The one-millionth fourth-generation Fiat Panda rolled off the production lines at the G. Vico Pomigliano d'Arco plant near Naples, Italy, during the fourth quarter of last year; this car has been the undisputed number one in Italy since 2012 and the best-seller in Europe in its segment since 2016.

Fiat Chrysler Automobiles (FCA) has reported earnings for the final quarter of last year and the full year with total global deliveries and revenues remaining almost unchanged on the previous year but with improved margins across all the business divisions leading to a record profit while debt was also significantly reduced.

FCA’s worldwide combined shipments of vehicles came in 4,740,000 units for last year, almost unchanged on the previous year, up by just twenty thousand units, while revenues at 111 billion euros for 2017 was also in line with 2016, down eight four thousand euros as all segments registered continued profitability.

Group margins were up to 6.4%, improving across all the units and that saw adjusted net profit double to 3.8 billion euros, including tax changes. Net industrial debut improved by 2.2 billion euros to 2.4 billion euros, undercutting analysts forecasts.

Those performances were driven by North America (Canada, the U.S. and Mexico) which now accounts for more that seventy percent of FCA’s revenues and 2,401,000 vehicles were delivered in the NAFTA region although that was down by 3% year-on-year as its U.S. market share fell to 11.7%.

Profits however grew substantially thanks to margins up by almost a full percentage point to 8% on the U.S. market as its strategy of adjusting the mix towards SUVs and pickup trucks at the expense of passenger sedans drove that profitability. The decrease in shipments was mainly due to lower fleet volumes in the U.S., primarily for Jeep and discontinued vehicles, but it was partially offset by increased shipments for the Ram and Alfa Romeo brands, Jeep Grand Cherokee and the new Jeep Compass.

Net revenues decreased 4% to 66 billion euros mainly due to lower shipments and negative foreign exchange translation effects, partially offset by a more favorable vehicle and channel mix while the adjusted EBIT increase was primarily due to that favorable mix, further purchasing efficiencies, lower warranty and advertising costs but partially offset by lower volumes, higher product costs for content enhancements, higher industrial costs due to capacity realignment plan and negative foreign exchange effects.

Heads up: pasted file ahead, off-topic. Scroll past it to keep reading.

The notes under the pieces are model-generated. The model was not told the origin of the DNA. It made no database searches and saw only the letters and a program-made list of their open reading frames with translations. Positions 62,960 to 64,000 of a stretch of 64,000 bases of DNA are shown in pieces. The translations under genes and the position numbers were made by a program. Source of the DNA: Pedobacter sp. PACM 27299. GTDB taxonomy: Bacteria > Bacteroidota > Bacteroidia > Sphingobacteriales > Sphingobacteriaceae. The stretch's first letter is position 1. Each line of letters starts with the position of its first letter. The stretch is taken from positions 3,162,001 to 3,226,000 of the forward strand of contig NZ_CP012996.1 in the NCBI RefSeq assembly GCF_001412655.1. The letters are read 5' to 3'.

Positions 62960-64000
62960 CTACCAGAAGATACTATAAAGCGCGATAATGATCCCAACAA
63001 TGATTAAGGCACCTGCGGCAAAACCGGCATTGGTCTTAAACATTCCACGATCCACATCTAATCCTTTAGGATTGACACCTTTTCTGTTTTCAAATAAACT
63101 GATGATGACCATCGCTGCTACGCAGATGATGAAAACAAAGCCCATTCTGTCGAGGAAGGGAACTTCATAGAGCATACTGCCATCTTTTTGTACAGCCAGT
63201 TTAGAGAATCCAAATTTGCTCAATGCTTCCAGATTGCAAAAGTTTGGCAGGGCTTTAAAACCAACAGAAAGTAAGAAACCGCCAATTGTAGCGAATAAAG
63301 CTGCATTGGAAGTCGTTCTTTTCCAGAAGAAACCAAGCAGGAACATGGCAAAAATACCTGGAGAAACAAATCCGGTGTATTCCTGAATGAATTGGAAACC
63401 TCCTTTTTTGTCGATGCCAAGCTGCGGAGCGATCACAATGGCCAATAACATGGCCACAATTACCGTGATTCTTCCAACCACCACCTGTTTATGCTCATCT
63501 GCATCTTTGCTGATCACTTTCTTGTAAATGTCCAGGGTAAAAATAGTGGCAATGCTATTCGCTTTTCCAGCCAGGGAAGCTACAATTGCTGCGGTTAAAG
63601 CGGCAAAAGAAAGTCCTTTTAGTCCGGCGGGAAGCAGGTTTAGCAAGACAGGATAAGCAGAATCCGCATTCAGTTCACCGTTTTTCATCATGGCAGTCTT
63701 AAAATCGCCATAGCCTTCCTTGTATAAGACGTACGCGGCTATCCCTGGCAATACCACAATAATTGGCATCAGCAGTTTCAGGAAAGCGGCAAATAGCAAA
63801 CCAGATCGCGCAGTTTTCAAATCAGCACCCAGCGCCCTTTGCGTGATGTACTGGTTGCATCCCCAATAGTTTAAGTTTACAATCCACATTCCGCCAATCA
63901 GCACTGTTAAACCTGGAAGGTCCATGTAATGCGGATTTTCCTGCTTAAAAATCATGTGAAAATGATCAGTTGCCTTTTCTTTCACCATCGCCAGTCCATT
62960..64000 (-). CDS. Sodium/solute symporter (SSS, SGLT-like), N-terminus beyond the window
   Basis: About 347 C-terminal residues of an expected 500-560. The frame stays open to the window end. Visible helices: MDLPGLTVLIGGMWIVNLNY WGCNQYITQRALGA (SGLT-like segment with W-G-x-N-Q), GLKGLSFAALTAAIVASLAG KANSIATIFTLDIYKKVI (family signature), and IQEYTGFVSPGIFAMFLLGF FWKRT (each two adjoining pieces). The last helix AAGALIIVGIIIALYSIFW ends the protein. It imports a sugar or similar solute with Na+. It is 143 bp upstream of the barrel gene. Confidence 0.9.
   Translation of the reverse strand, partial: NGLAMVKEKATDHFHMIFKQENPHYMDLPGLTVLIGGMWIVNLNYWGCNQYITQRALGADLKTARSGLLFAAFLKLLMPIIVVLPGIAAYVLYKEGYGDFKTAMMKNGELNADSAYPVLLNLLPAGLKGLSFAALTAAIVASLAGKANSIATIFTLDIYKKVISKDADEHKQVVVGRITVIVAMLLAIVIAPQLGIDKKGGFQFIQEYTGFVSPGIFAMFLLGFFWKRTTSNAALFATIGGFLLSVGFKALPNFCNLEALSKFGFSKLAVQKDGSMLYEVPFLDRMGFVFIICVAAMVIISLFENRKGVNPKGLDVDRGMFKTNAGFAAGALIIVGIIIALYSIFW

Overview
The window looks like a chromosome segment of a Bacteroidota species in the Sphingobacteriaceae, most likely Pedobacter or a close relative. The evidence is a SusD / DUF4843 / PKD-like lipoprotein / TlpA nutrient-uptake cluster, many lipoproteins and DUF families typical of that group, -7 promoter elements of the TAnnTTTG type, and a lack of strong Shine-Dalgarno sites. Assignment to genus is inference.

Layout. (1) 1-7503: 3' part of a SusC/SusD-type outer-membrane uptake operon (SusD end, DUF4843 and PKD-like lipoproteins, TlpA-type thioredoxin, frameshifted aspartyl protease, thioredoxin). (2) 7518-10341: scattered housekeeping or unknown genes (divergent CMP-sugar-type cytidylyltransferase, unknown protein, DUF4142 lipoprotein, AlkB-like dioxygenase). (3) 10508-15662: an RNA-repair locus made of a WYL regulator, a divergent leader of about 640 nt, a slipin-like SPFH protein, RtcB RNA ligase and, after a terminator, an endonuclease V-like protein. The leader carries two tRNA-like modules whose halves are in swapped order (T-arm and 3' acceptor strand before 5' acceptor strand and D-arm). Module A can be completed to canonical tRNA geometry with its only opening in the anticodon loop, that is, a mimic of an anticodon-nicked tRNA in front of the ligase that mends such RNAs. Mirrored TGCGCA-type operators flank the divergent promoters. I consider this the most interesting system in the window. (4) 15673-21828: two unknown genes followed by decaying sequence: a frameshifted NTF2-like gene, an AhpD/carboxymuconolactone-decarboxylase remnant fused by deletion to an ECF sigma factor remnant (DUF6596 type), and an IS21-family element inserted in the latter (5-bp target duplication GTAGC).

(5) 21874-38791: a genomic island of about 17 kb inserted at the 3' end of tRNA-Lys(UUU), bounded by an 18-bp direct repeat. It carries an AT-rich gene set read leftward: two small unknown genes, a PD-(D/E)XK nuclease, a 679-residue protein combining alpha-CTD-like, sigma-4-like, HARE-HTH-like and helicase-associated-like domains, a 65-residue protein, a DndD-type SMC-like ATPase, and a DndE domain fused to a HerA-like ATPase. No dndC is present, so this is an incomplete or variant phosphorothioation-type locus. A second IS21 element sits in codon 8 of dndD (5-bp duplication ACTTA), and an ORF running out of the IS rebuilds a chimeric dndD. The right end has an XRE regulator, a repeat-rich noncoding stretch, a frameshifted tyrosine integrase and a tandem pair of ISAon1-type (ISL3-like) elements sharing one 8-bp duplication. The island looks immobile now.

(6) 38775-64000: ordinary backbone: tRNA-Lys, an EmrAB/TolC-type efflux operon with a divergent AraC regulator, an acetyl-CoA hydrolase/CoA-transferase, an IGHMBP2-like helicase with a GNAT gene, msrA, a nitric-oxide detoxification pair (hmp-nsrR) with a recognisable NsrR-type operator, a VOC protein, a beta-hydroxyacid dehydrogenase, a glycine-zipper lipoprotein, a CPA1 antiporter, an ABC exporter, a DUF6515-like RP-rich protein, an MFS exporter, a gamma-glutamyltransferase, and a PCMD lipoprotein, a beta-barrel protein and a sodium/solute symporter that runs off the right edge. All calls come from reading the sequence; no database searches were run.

European market share (counting the EU28 plus the EFTA signatories) for passenger cars was up slightly to 6.6% but down slightly to 11.4% for light commercial vehicles. That increase in shipments for cars was primarily attributable to the Jeep Compass, Alfa Romeo’s Giulia and Stelvio, as well as the Fiat Tipo family. A total of 1,365,000 vehicles were shipped.

In Europe net revenues came in at 22.7 billion euros while adjusted EBIT of 735 million euros was up by more than one third and that increase was primarily from the higher volumes, a more positive vehicle mix and manufacturing and purchasing efficiencies but that was partially offset by negative net pricing, including weakness of the UK pound, and higher depreciation and amortisation costs related to new vehicles. Fiat also celebrated the one million fourth generation Panda to come off the production line during the final quarter of last year.

In South America FCA’s market share in Brazil contracted mildly to 17.5%, but was up slightly in Argentina to 12.2%. An increase in shipments – they were up 14% to 521,000 units – was mainly due to Fiat’s Mobi and Argo as well as Jeep’s Compass but was partially offset by the discontinuation of the Fiat Palio family.